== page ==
Last July at the International Fly Tackle Dealer show I had the chance to sit down with Lefty Kreh and talk tenkara. Visiting with Lefty is one of the great experiences in fly fishing. Despite all of his notoriety, he is generous with his time and a very entertaining raconteur. His wealth and breadth of fly fishing history and knowledge are astonishing.
As I sat chatting about tenkara with him, I was struck by his genuine interest in the method and how he sees it in the larger fly fishing world.
One fly? Maybe not.
We talked a bit about how tenkara has been both marketed and portrayed and it was clear that he doesn't have a lot of patience with the "one fly only" crowd, a position we have in common. He suggested that the notion that a tenkara rod and one fly was always going to bring about a satisfying fly fishing experience was overblown.
"If someone buys one tenkara rod, uses only one fly, and doesn't catch fish — they are going to be disappointed. Tenkara is a technique; you have to learn a procedure or technique and use it properly," Kreh said.
A man's got to know his limitations
He also was concerned that the tenkara style of fly fishing not be oversold. He pointed out there are limitations with tenkara, just as there are with any other type of fishing gear or approach. We all know it makes no sense to fish for brook trout in mountain streams with a Spey rod.
"I think we need to make people aware that there are limitations to tenkara just like any other kind of tackle," he said.
That said, he was quick to point how well it works in the right scenarios.
"In trout fishing, if the water is moving and you can keep the fly moving at the same speed as the current, you catch trout. Tenkara is absolutely the finest way to trout fish in something like that," Kreh said.
"There isn't one thing that is going to do everything. Basically, that is the way I feel about tenkara."
A great gateway to fly-fishing
I asked Lefty if he thought tenkara could be a way to bring more newcomers into the sport of fly fishing.
"I think it has the potential to add a lot of anglers to the fly fishing world. Fly fishing isn't about catching a lot of fish. It's about reading about it, learning about the insects if you are a trout fisherman or learning about the tides if you are a saltwater fisherman. It's learning to select the right tackle and learning to tie the flies," said Kreh.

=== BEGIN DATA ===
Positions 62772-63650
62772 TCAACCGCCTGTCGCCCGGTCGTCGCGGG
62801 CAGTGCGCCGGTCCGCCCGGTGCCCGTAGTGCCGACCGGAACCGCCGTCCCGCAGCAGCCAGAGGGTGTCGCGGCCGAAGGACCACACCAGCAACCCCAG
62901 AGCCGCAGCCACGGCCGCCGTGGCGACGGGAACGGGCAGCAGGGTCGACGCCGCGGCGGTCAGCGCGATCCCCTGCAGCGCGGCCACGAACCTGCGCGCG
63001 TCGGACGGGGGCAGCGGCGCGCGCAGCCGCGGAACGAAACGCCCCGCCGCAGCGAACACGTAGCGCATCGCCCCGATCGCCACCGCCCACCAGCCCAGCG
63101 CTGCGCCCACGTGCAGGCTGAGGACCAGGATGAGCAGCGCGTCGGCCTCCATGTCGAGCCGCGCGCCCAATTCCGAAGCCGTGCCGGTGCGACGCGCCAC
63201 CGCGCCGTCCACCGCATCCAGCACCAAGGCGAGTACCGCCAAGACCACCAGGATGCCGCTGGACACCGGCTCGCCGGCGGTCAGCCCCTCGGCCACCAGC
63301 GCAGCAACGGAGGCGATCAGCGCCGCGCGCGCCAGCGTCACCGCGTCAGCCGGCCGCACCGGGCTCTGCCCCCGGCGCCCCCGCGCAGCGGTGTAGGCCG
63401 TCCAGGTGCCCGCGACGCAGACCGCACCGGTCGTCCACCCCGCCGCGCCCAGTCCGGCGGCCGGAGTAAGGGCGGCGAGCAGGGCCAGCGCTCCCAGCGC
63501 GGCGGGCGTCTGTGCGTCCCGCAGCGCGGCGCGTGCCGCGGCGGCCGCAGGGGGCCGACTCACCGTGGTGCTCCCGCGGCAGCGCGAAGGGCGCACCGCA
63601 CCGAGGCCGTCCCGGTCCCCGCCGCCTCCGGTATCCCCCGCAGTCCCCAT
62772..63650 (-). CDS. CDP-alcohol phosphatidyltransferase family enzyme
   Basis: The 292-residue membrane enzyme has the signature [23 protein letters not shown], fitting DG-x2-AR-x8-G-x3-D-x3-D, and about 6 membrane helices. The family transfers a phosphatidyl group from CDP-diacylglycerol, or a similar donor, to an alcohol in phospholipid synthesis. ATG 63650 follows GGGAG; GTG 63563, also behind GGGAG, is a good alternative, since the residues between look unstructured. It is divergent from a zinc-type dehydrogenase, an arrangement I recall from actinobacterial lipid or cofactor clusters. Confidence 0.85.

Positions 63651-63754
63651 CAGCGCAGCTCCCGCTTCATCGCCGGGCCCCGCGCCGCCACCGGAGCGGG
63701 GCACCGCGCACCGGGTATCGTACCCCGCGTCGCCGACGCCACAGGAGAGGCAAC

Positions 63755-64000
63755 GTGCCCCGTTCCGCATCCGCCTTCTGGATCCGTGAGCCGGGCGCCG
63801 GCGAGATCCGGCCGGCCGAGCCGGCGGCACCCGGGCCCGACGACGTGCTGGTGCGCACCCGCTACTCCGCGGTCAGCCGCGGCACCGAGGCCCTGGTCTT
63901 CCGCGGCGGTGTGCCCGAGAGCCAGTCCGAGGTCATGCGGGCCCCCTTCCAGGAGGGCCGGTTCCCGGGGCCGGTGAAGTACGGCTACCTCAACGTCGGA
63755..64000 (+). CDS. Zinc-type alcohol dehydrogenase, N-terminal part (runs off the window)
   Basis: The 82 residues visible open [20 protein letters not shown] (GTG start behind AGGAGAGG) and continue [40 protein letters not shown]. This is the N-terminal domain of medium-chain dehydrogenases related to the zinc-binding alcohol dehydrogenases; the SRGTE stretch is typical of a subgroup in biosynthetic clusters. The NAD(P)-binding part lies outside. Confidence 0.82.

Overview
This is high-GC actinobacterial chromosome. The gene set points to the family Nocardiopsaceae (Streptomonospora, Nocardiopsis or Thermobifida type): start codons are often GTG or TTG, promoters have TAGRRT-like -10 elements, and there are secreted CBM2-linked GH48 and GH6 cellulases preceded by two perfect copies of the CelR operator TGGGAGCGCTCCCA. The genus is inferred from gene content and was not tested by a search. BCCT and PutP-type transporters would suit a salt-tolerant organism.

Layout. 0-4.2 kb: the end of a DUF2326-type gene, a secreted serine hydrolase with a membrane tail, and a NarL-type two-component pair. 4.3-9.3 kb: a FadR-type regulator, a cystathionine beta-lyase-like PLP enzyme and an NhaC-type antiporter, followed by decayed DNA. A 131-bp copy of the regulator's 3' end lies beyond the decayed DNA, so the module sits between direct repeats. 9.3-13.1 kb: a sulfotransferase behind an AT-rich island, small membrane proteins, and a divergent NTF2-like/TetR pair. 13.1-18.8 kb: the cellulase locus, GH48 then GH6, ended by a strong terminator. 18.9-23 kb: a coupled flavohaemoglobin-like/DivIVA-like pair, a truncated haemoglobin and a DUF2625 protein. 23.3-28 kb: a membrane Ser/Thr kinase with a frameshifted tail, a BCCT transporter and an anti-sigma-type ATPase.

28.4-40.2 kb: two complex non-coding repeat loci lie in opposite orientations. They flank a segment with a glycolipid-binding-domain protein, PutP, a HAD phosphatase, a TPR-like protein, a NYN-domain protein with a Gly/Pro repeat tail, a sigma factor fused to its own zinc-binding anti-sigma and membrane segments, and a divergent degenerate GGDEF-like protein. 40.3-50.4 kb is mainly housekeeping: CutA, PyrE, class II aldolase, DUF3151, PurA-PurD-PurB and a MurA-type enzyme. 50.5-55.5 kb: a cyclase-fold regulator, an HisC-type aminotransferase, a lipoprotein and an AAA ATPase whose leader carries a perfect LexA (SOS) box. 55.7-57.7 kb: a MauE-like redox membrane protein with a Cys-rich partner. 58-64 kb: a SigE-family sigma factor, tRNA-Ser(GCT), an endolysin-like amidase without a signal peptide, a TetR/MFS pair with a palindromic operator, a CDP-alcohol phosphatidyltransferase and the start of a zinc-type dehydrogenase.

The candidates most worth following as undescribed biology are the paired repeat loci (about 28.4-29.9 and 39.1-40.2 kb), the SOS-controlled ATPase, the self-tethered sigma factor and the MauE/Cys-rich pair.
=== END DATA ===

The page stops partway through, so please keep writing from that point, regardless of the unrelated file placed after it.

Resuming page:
"After they start catching fish, a lot of people are going to want to taste more than just the appetizer or the first course," he said. "They are going to want to do more; they are going to want to catch bonefish, or striped bass or albacore. So now they are going to have to go to a rod, they are going to have to go to a reel, and they may tenkara fish in some area, and that is what I am thinking is going to happen. They are going to use tenkara where it ought to be fished."
"I think eventually a lot of people that get into tenkara are going to find there is more to it than catching fish and decide ‘I'm going to become a fly fisherman'."
He pointed out that tenkara should be attractive to many folks who are not fly fishing now.
"There is an opportunity here for backpackers, people in kayaks, people in canoes — there is opportunities for all types of people," he said.
The take away
I admire Lefty for who he is and what he means to the sport. He is a true ambassador who calls things as he sees them. The sport is richer and more enjoyable for having him in it and when Lefty speaks, whether it is about tenkara or life, we can all learn something.
Charles Phelps replied on Permalink
I too use more than one fly, but it was interesting to hear a very satisfied sounding Yvon Chouinard speak at the 2017 Tenkara Summit (a month ago) about using only a soft hackle pheasant tail for a year and catching more fish than he ever has. See: https://www.youtube.com/watch?v=8JQcJVuUW5w